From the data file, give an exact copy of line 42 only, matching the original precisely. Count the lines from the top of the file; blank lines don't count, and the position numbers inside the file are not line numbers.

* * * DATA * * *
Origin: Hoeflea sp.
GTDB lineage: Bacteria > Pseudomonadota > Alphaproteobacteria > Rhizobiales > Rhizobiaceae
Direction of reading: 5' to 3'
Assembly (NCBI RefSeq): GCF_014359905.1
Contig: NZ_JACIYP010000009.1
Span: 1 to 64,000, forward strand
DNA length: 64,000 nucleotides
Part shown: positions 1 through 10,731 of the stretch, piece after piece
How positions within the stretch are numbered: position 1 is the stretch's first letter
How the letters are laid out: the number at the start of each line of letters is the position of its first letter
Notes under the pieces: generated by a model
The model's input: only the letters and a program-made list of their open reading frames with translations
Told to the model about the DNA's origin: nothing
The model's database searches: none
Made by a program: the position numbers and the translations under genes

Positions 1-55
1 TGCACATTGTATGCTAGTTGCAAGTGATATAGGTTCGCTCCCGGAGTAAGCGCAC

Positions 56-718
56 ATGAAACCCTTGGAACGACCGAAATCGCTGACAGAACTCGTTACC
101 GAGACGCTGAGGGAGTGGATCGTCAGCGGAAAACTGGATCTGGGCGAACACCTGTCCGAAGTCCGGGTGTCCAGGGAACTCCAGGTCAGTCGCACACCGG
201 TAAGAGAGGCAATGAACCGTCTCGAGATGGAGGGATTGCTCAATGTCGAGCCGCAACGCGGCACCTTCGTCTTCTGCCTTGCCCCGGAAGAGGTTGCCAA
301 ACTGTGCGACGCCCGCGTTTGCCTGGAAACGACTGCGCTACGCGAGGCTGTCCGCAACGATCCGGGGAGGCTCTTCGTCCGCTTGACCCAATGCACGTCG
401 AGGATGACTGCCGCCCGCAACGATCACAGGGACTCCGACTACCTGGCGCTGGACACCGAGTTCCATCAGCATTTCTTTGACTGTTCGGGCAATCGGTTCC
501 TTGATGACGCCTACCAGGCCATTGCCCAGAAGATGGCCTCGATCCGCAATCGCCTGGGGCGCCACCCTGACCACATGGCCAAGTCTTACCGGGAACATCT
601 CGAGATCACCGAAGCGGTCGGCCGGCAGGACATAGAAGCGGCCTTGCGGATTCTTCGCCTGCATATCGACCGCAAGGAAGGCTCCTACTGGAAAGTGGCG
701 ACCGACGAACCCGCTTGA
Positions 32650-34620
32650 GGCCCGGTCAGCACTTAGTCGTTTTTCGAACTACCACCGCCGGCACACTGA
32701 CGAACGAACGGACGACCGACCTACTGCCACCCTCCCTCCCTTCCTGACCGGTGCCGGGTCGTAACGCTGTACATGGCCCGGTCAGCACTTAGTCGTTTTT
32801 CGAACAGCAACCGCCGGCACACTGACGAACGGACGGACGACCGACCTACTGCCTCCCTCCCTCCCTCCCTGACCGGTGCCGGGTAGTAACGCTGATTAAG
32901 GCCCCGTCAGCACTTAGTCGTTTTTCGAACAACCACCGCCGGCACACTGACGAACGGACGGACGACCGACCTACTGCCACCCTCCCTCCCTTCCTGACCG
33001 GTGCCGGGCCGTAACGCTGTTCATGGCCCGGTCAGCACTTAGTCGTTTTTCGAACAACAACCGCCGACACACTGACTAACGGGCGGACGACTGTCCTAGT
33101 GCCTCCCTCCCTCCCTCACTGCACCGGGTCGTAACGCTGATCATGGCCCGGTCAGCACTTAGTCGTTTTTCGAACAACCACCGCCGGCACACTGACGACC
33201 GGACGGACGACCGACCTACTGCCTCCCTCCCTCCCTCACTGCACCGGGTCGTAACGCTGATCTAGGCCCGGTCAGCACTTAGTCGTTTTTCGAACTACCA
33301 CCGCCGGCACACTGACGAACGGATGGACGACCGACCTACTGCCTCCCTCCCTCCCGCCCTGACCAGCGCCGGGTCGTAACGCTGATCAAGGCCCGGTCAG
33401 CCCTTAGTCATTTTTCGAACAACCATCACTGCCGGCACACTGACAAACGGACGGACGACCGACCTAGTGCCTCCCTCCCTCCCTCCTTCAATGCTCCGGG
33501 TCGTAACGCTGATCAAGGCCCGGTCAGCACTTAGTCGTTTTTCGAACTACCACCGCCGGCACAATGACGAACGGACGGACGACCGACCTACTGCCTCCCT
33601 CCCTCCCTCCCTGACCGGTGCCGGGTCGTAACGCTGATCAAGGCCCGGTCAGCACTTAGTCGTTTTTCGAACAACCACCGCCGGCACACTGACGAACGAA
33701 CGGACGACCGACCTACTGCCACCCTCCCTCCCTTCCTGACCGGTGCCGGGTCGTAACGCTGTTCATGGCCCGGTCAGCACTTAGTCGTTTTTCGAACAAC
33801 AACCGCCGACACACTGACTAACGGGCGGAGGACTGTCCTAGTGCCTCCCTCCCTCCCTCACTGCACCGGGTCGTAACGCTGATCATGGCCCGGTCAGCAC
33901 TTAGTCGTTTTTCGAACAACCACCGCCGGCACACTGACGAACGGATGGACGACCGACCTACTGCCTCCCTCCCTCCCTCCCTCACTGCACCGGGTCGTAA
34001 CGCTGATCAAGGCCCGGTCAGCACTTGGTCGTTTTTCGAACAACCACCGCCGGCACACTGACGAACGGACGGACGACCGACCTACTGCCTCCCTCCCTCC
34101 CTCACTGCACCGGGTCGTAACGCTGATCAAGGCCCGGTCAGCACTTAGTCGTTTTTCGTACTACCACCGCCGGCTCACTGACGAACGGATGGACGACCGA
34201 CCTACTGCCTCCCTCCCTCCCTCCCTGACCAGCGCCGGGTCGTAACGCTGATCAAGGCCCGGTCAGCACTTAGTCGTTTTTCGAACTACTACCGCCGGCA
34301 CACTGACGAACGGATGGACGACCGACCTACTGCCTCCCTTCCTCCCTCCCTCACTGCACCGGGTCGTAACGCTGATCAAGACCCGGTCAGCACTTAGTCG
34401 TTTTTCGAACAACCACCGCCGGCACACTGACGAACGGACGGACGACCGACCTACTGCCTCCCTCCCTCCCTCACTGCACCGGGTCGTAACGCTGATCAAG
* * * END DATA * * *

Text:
34001 CGCTGATCAAGGCCCGGTCAGCACTTGGTCGTTTTTCGAACAACCACCGCCGGCACACTGACGAACGGACGGACGACCGACCTACTGCCTCCCTCCCTCC